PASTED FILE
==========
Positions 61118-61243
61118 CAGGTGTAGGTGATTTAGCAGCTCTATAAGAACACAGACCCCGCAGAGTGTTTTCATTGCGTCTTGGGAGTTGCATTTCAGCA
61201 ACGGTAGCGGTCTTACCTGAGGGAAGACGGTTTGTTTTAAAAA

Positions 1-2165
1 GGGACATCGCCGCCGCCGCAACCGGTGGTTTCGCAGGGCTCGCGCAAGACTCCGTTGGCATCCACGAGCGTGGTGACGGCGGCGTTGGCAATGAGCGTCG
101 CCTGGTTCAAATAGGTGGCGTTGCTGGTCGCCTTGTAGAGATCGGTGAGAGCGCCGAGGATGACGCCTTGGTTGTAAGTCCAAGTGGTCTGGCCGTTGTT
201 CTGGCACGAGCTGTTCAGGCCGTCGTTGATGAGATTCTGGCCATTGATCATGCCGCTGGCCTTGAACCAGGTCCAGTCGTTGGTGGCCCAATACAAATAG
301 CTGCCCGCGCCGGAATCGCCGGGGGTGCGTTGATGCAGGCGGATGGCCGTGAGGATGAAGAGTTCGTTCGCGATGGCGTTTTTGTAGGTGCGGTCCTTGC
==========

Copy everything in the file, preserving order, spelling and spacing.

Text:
Positions 61118-61243
61118 CAGGTGTAGGTGATTTAGCAGCTCTATAAGAACACAGACCCCGCAGAGTGTTTTCATTGCGTCTTGGGAGTTGCATTTCAGCA
61201 ACGGTAGCGGTCTTACCTGAGGGAAGACGGTTTGTTTTAAAAA

Positions 1-2165
1 GGGACATCGCCGCCGCCGCAACCGGTGGTTTCGCAGGGCTCGCGCAAGACTCCGTTGGCATCCACGAGCGTGGTGACGGCGGCGTTGGCAATGAGCGTCG
101 CCTGGTTCAAATAGGTGGCGTTGCTGGTCGCCTTGTAGAGATCGGTGAGAGCGCCGAGGATGACGCCTTGGTTGTAAGTCCAAGTGGTCTGGCCGTTGTT
201 CTGGCACGAGCTGTTCAGGCCGTCGTTGATGAGATTCTGGCCATTGATCATGCCGCTGGCCTTGAACCAGGTCCAGTCGTTGGTGGCCCAATACAAATAG
301 CTGCCCGCGCCGGAATCGCCGGGGGTGCGTTGATGCAGGCGGATGGCCGTGAGGATGAAGAGTTCGTTCGCGATGGCGTTTTTGTAGGTGCGGTCCTTGC